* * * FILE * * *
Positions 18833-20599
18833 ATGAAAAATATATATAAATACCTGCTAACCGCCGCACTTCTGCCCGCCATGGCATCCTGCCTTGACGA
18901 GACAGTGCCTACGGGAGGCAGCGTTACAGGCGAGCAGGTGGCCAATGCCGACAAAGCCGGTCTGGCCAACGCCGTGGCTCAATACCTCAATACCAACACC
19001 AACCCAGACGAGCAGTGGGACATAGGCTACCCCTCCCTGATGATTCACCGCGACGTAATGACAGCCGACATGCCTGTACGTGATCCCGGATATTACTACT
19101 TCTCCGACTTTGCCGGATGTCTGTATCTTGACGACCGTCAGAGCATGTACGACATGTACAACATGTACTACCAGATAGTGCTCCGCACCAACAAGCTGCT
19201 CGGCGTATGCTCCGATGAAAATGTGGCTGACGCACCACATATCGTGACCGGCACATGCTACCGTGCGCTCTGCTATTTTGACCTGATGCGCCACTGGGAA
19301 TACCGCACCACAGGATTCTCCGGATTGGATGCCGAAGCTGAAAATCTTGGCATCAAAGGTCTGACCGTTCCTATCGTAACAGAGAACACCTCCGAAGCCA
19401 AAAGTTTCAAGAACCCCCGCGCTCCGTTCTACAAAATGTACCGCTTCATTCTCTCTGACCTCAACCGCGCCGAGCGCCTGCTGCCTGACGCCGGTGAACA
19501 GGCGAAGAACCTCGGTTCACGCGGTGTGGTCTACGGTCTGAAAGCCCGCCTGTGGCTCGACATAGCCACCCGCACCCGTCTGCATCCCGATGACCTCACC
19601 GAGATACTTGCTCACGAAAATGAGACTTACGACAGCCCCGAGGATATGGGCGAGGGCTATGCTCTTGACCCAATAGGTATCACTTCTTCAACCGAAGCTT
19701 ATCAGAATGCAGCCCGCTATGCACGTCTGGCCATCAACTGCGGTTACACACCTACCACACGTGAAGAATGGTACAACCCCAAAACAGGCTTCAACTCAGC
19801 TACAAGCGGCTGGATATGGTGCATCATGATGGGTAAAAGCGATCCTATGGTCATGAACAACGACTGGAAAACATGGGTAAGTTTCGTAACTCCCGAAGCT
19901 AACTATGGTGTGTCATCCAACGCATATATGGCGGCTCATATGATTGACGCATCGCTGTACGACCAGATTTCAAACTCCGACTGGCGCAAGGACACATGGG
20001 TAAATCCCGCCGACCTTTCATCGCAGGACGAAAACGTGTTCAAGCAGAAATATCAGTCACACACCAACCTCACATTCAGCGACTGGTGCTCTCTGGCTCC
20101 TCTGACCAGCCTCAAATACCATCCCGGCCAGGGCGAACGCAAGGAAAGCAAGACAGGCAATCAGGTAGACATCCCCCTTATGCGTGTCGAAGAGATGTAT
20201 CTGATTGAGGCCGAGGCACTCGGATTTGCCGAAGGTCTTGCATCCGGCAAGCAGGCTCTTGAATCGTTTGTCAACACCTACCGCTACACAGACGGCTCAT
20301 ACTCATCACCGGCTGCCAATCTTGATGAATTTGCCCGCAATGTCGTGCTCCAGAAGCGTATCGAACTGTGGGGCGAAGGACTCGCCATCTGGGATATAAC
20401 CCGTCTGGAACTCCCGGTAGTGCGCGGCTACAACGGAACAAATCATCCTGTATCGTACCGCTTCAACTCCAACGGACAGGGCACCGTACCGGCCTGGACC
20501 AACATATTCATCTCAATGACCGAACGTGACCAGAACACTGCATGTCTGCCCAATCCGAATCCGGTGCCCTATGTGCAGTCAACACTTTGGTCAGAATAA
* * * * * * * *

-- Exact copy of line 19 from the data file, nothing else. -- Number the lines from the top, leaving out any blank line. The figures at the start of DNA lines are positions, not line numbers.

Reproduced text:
20501 AACATATTCATCTCAATGACCGAACGTGACCAGAACACTGCATGTCTGCCCAATCCGAATCCGGTGCCCTATGTGCAGTCAACACTTTGGTCAGAATAA